When you decide to file bankruptcy, you must choose which chapter to file. Typically, consumers will decide between Chapters 7 and 13.
U.S. News and World Report explain there are some important differences between these two bankruptcy options that can help you to make your choice.
The biggest difference is that Chapter 7 is a liquidation process, which means the court will sell off all your non-exempt assets to repay your creditors. The court then discharges or erases any debt leftover. With Chapter 13, you create a payment plan to pay back as much debt as possible. At the end of your plan, the court dismisses any debt remaining.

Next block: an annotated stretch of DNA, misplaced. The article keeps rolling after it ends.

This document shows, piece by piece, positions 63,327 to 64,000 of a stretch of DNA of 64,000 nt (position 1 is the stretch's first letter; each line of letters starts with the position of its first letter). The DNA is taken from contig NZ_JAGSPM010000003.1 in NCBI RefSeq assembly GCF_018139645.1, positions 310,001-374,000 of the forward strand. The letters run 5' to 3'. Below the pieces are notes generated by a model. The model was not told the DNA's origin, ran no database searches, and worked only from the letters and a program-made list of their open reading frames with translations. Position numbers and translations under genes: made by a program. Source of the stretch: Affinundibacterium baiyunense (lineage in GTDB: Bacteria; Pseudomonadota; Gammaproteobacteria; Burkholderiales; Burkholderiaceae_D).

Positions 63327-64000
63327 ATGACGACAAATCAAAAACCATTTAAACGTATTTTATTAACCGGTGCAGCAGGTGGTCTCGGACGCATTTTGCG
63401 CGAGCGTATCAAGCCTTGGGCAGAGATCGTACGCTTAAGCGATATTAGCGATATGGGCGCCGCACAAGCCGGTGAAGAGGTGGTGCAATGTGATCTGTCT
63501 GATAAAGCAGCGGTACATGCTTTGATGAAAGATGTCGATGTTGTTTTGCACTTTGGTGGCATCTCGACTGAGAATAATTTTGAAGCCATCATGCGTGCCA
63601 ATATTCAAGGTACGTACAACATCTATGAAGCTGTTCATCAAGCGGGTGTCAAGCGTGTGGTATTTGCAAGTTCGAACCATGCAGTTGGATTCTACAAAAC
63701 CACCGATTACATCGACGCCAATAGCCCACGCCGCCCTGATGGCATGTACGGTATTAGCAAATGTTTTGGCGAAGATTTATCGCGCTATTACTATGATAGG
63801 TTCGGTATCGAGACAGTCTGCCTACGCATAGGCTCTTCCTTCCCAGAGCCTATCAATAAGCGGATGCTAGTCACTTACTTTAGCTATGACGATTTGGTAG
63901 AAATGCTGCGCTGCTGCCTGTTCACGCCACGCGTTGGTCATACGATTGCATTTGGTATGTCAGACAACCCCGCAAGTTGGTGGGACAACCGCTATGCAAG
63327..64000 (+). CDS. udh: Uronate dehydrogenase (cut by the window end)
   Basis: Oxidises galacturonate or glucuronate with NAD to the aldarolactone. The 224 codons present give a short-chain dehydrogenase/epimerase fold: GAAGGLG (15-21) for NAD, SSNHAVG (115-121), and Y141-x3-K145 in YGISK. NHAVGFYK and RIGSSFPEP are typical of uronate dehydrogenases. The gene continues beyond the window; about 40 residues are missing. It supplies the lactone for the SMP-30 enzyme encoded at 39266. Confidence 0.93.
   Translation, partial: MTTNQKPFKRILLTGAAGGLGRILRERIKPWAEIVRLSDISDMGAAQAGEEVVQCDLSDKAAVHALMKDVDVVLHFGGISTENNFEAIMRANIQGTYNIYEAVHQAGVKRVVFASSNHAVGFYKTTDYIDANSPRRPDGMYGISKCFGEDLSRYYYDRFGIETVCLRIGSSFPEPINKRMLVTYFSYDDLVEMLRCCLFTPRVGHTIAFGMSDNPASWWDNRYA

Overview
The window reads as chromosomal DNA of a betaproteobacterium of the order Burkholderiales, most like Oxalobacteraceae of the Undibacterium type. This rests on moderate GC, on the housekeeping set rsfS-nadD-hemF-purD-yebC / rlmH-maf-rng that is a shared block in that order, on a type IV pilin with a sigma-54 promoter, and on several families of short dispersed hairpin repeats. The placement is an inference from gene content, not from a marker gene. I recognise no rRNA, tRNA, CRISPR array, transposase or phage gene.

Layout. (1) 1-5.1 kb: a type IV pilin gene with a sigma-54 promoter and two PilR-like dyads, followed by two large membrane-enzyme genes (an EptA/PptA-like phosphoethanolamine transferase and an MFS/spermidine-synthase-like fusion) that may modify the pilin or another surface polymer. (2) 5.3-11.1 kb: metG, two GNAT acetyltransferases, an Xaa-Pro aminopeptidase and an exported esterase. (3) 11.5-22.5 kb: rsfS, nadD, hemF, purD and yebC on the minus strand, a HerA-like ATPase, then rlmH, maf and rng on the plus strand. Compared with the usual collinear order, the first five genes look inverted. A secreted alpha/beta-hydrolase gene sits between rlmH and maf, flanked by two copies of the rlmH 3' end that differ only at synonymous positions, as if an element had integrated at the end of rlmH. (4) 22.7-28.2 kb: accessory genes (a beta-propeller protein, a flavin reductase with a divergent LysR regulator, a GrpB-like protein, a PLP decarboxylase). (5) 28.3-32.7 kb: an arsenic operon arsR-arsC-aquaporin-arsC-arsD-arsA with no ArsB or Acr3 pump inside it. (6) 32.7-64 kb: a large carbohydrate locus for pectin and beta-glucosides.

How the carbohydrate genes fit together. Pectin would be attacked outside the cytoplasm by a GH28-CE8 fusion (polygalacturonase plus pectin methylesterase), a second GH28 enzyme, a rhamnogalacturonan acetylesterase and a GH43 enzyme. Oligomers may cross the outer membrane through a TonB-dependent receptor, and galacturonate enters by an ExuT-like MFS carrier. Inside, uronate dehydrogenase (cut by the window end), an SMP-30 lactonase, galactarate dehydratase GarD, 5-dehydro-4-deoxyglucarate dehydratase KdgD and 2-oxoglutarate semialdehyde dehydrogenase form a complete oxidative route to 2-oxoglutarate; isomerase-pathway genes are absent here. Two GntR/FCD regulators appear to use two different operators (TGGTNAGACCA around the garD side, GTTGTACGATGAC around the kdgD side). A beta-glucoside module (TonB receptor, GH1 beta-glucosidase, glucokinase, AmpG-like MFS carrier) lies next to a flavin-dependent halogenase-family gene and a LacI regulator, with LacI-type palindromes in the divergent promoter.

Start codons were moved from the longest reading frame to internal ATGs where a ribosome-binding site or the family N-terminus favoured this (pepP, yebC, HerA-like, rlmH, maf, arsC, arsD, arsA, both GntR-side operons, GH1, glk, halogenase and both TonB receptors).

A Chapter 7 bankruptcy goes much more quickly from start to finish than a Chapter 13. The Chapter 13 plan requires you to repay debts for three to five years, and you do not get a discharge until you complete your plan. With Chapter 7, the discharge comes as soon as liquidation and repayment occur.
A perk of Chapter 13 is you may get to keep more of your assets and even protect the loss of important assets, such as your house. When you file Chapter 7, you will lose any assets you cannot exempt and all assets you are buying on a loan, such as your home or vehicle.
Both options can be a good choice, but you need to match your needs and situation to the chapter that best works for you. Be sure to take time to make a decision because the court can dismiss your case if you do not qualify for the chapter you choose.